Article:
To understand external rotation, an understanding of the anatomy of the pelvis and the femur, especially the angle at which the femoral neck of the femur meets the rest of the femur, the length of the neck of the femur, and the role of the trochanter in mechanical purchase. The trochanter is the place of attachment of a large number of muscles originating on the pelvis (Anatomy for Surgeons, Vol 3, Hoeber-Harper, pp. 641-692, (1958)). Included among these are the Gluteus Maximus, and more specifically the Gluteus Medius and Minimus, the Tensor Faciae Latae, the Piriformis, the Obturator Internus, the Gemellus Superior, and Inferior the Quadratus Femoris, and the Obturator Externus (Anatomy for Surgeons, Vol. 3, Hoeber-Harper, pp. 641-692, (1958)). FIG. 1 shows external rotation of the leg femur (P7 and P8) of a seated person P.
In the Dreyfuss seating position previously described and as shown in FIG. 2, many of the pelvic muscles are unable to stabilize the pelvis because they are in the extended position. Asking these muscles to lift a weight in the extended position is almost impossible. In the middle third of their range, they perform best. Try rising from a chair with the knees together and it can be seen how difficult pelvic stabilization is in this position.
Besides reducing the effort required to rise from a chair, there are other advantages to external rotation, such as a change in the angle between the leg and back. Interestingly, external rotation automatically increases that angle by ten to fifteen degrees to a more oblique angle. Another advantage is the even distribution of seat pressure. When there is external rotation, the trochanters on the sides of the buttocks become new centers for force transfer, taking some of the pressure off the ischial tuberosities. In the externally rotated position, the gluteal muscles are only partially flexed and provide a better pad over the ischial tuberosities and the coccyx. There are now five areas of force transfer rather than two on the hip bones. Seat prints using individual air cells on a flexible membrane demonstrate the wider distribution achieved with external rotation of the hip joint.
External rotation is often unknowingly used to stabilize the pelvis. An example would be crossing the legs which externally rotates the thigh and uses the weight of the calf to put upward pressure on the hip joint of the crossed leg. This happens in a more extreme way when we put one foot on the opposite knee. But crossing the legs puts pressure on the back of the knee which impedes venous return. Crossing the legs also doubles up on the weight transferred through the opposite leg and can only be tolerated for short lengths of time as is well known.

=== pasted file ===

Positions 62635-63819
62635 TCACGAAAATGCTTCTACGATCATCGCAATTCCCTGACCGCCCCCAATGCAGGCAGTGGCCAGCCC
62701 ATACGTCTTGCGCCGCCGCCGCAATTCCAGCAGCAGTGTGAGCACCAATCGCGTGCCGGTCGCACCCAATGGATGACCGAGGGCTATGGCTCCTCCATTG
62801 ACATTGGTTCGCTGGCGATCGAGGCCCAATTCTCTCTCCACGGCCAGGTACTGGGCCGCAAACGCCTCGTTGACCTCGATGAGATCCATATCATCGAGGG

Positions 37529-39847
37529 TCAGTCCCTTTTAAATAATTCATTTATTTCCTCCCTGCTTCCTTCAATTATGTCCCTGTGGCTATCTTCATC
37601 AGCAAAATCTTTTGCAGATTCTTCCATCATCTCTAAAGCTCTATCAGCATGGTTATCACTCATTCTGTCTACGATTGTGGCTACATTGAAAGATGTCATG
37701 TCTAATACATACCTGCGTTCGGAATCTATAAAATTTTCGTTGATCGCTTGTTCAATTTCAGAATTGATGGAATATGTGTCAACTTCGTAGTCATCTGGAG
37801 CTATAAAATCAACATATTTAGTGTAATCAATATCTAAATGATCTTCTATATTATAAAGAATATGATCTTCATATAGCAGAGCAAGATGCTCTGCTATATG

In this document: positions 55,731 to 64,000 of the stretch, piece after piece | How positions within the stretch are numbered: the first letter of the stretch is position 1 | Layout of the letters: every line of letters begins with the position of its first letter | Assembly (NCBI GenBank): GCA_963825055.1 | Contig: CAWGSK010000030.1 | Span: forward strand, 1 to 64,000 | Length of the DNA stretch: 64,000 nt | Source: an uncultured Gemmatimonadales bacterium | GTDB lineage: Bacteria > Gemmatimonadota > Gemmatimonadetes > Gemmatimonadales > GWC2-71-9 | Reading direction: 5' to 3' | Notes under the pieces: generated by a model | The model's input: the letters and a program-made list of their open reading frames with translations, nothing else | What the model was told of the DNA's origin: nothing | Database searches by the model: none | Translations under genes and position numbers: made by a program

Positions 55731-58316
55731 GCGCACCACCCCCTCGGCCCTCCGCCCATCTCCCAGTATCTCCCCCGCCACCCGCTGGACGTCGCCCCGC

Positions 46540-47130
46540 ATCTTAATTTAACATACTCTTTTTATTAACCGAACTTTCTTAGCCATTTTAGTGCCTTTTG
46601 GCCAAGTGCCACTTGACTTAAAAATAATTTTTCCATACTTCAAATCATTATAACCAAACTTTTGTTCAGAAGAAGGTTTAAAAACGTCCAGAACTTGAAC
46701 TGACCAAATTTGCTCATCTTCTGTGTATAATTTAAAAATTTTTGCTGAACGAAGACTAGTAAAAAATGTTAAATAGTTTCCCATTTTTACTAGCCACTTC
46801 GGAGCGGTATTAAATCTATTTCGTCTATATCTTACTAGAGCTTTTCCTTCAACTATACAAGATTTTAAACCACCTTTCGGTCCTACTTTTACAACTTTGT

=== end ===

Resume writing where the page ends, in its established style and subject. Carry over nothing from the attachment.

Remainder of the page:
The ideal chair should: (1) Give paraspinal support but not impede lung inflation; (2) Allow external rotation of the hip, making pelvic stabilization possible; (3) Allow the center of gravity of the seated person to shift closer to the ankles, decreasing the work of sitting and rising; (4) Distribute the persons weight evenly over the entire seat area; (5) Decrease body weight transferred through the middle of the seat by using the femur to transfer weight; (6) Provide support without splinting the legs and back into a fixed position.
It is therefore an object of the present invention to provide an improved chair which overcomes the problems of the prior art caused by the concave chairs by providing the chair with convex surfaces which externally rotate the hip joint and which allow free rotation of the upper torso while supporting the back of a seated person. Further it is an object of the present invention to reduce disc pressure, evenly distribute seat pressures over the buttocks and thighs, increase spinal support and improve lung function using the improved chair. Further it is an object of the present invention to provide an improved chair which is relatively simple and economical to construct. These and other objects will become increasingly apparent by reference to the following description and the drawings.
FIG. 1 is a perspective view schematically showing an improved chair 10 of the present invention with a seated person P wherein the forward seat 13 and back rest 11a are convex in cross-section and wherein the hip joint is externally by the chair 10.
FIG. 2 is a perspective view schematically showing a conventional prior art chair 20 including a seated person P wherein the seat 22 and back rest 21 are concave thus providing the disadvantages of the prior art claims.
FIG. 3 is a side view of a preferred chair 30 of the present invention with a back rest 31 and seat 33 which have a convex cross-section.
FIG. 4 is a front view of the chair 30 shown in FIG. 3.
FIG. 5 is a plan view of the chair 30 shown in FIG. 3.
FIG. 6 is a side view of the chair 30 shown in FIG. 3 wherein the back rest 31 is pushed back in the position of a seated person leaning back.
FIG. 7 is a side separated view of the chair 30 showing the components forming the chair 30.
FIG. 8 is a perspective view showing the back rest 31 tensioning torsion bar mechanism 40 for the chair 30.
FIG. 9 is a perspective view of the forward seat structural shell 33c and back rest structural shell 31e in outline form combined with FIG. 8 to show the mounting of the bar mechanism 40.
FIG. 10 is a perspective view of the assembled chair particularly sho the seat height adjusting button 48.
FIG. 11 is a perspective view of another preferred chair 60 without arms.